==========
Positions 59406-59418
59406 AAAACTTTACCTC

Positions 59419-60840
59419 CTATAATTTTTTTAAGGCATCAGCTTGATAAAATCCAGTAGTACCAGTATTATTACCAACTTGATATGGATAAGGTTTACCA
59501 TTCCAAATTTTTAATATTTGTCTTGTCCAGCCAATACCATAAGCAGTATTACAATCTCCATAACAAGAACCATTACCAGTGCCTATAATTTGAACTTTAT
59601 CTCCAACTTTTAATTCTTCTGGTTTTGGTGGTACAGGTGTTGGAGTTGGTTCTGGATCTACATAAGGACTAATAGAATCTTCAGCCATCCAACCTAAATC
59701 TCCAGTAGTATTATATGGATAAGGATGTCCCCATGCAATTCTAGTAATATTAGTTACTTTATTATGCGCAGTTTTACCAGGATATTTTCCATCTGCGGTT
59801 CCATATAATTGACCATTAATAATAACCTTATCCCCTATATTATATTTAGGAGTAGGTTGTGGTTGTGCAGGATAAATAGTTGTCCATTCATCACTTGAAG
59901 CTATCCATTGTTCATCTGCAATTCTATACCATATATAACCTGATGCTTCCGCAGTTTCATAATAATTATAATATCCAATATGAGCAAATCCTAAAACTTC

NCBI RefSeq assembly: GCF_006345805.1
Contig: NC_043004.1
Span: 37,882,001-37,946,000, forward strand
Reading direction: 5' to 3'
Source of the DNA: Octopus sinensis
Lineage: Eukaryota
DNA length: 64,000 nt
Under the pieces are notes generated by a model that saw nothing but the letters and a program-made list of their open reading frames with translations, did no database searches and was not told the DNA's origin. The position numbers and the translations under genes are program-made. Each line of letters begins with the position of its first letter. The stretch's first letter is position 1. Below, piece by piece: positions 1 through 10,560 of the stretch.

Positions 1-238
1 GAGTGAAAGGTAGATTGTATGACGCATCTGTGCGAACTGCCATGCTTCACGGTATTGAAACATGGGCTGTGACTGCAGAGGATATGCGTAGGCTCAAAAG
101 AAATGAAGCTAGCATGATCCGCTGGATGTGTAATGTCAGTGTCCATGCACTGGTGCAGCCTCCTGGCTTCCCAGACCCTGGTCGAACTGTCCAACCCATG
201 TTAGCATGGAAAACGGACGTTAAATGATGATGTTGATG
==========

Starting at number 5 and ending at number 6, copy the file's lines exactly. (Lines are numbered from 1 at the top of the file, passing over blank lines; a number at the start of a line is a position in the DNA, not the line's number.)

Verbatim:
59501 TTCCAAATTTTTAATATTTGTCTTGTCCAGCCAATACCATAAGCAGTATTACAATCTCCATAACAAGAACCATTACCAGTGCCTATAATTTGAACTTTAT
59601 CTCCAACTTTTAATTCTTCTGGTTTTGGTGGTACAGGTGTTGGAGTTGGTTCTGGATCTACATAAGGACTAATAGAATCTTCAGCCATCCAACCTAAATC